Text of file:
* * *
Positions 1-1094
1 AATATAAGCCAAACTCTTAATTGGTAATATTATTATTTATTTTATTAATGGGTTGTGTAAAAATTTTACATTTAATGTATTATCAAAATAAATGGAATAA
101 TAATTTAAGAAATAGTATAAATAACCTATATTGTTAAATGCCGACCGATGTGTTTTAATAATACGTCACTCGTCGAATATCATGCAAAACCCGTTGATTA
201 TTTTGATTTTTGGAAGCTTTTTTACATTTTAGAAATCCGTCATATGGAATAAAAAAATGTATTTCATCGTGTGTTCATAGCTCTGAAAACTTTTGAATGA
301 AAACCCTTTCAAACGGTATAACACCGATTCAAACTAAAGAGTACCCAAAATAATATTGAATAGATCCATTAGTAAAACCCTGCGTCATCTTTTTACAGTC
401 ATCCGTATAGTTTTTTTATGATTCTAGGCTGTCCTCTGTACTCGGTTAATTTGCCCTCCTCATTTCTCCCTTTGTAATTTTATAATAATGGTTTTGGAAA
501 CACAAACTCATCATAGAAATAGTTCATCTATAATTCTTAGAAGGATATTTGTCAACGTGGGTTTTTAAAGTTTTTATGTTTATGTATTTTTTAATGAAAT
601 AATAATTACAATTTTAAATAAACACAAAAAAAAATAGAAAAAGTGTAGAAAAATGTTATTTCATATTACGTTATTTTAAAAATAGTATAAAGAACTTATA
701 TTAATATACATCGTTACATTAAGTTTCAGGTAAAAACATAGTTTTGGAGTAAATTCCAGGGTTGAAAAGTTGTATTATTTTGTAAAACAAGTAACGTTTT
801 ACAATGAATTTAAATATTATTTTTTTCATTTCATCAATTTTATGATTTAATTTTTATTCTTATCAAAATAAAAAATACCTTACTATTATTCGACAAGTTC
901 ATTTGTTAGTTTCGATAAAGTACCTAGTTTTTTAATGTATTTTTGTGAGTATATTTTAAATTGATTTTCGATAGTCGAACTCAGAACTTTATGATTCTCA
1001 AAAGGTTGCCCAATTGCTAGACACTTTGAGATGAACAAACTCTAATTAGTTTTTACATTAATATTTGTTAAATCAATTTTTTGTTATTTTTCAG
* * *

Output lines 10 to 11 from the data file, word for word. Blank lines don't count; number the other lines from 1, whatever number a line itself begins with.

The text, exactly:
801 ACAATGAATTTAAATATTATTTTTTTCATTTCATCAATTTTATGATTTAATTTTTATTCTTATCAAAATAAAAAATACCTTACTATTATTCGACAAGTTC
901 ATTTGTTAGTTTCGATAAAGTACCTAGTTTTTTAATGTATTTTTGTGAGTATATTTTAAATTGATTTTCGATAGTCGAACTCAGAACTTTATGATTCTCA